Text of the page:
You can see that each shard is defined as a range of hash values, hashed using PostgreSQL's internal hashing function. Finally, the actual locations of shards are listed in the shard_placement table:
id | shard_id | shard_state | node_name | node_port
1 | 10000 | 1 | shard1.demo | 5432
2 | 10000 | 1 | shard2.demo | 5432
3 | 10001 | 1 | shard2.demo | 5432
4 | 10001 | 1 | shard3.demo | 5432
You'll notice that each shard exists on two hosts. That's that "redundancy" number we gave pg_shard when we created the shards; it says how many hosts should have a copy of each shard. As you can see, these shards are assigned on a round-robin basis.
If we actually look on one of the shards, we see that each shard is a numbered table:
List of relations
Schema | Name | Type | Owner
public | members_10000 | table | postgres
public | members_10007 | table | postgres
public | members_10008 | table | postgres
public | members_10015 | table | postgres
public | members_10016 | table | postgres
public | members_10023 | table | postgres
public | members_10024 | table | postgres
public | members_10031 | table | postgres
Again, you can see that there are eight shards per host, because of the 2X redundancy we asked for.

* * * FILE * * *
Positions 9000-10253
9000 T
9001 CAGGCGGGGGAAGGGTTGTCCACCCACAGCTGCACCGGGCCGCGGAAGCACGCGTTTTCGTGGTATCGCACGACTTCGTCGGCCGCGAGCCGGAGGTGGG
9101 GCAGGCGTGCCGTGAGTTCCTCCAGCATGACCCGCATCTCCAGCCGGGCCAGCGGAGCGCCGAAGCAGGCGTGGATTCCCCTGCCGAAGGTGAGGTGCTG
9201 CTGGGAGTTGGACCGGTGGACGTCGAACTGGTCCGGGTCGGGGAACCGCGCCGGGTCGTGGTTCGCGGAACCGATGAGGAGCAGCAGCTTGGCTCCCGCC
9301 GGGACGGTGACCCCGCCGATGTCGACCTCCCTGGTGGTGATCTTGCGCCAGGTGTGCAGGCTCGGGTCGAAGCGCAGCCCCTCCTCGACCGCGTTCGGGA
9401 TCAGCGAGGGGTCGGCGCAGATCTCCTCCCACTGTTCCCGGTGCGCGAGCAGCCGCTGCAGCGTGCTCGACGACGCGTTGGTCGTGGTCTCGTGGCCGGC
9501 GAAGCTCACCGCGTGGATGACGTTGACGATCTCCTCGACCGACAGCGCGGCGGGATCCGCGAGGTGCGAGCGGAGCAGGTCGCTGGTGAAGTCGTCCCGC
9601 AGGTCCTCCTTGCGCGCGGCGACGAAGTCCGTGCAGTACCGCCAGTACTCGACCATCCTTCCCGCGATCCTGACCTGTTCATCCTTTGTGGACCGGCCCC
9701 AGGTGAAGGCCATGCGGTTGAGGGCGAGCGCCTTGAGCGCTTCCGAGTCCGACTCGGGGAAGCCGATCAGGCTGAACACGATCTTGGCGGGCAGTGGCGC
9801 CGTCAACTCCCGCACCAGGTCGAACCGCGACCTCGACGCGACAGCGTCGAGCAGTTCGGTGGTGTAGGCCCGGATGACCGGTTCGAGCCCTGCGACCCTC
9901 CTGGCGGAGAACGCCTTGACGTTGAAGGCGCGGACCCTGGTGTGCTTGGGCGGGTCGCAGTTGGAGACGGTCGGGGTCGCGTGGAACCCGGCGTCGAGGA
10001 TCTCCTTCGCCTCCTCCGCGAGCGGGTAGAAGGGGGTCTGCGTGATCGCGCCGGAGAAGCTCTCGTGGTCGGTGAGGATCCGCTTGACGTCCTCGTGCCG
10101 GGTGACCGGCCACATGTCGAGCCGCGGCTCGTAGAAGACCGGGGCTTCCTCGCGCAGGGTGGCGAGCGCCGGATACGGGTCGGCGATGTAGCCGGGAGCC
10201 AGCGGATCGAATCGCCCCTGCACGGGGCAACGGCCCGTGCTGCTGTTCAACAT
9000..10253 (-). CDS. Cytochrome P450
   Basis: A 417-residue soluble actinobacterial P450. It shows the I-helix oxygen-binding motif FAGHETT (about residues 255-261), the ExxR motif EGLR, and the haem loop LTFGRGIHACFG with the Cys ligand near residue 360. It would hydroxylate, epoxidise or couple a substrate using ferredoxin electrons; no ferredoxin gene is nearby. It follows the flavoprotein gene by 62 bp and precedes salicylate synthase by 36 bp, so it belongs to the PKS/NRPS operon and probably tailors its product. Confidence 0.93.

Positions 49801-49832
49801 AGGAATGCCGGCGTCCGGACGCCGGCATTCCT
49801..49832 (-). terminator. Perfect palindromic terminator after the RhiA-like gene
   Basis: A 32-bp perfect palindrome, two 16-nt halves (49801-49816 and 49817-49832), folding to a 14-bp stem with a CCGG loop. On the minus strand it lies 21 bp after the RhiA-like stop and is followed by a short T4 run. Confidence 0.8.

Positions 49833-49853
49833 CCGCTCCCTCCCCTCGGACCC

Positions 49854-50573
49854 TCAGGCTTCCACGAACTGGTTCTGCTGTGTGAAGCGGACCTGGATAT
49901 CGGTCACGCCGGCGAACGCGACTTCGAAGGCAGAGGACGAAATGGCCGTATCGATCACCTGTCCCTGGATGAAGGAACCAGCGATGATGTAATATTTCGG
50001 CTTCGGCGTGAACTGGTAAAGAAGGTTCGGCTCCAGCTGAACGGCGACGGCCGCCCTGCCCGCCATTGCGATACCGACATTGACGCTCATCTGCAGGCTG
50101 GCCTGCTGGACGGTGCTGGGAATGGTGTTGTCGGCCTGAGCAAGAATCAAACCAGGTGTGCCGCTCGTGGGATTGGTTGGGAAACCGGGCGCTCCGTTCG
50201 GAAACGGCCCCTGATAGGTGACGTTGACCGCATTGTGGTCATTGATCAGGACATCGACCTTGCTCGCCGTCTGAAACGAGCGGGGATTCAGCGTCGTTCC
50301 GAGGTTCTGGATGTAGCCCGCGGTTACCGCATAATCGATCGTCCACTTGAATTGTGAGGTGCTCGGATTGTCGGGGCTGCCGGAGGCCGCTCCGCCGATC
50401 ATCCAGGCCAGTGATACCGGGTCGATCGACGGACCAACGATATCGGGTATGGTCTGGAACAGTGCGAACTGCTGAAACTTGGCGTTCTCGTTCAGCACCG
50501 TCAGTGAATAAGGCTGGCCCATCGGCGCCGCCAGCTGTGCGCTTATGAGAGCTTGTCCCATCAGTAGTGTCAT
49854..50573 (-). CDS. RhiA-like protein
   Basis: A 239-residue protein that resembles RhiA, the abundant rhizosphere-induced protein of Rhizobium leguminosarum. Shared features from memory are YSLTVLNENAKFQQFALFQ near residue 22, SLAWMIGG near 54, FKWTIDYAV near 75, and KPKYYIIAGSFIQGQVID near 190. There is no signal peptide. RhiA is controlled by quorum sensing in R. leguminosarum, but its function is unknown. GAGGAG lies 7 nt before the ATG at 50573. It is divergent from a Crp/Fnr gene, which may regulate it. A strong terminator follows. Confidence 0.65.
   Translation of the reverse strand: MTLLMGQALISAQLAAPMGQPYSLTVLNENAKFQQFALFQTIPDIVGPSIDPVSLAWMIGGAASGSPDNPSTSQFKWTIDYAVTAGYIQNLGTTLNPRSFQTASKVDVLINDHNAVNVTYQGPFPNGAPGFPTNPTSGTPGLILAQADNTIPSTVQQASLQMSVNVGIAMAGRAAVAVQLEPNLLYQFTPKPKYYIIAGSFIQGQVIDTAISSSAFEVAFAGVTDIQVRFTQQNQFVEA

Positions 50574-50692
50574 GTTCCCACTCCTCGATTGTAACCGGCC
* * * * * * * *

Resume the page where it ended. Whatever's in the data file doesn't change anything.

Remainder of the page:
Next post, we'll populate the shards with a bunch of dummy data.
The follow-up to this blog post will be delayed by technical and work-conflict issues.ReplyDelete
This blog post has been very useful in getting started with pg_shard. Will the next part be available anytime soon? Thank you
Sorry, I've been backlogged. I went down the rabbit hole of engineering a JSON benchmark; I should have an update to this soon.Delete
i've been using pg 9.5 json recently. tis my first in depth exposure. all i can say is wow ... almost perfect. i'm still doing simple queries, basically the extract stage from json logging events into tables, so i haven't tested the optimizer much. however, the merge queries against +1million json tuples are quite performant. my only grumble would be null handling and lack of range queries on arrays.ReplyDelete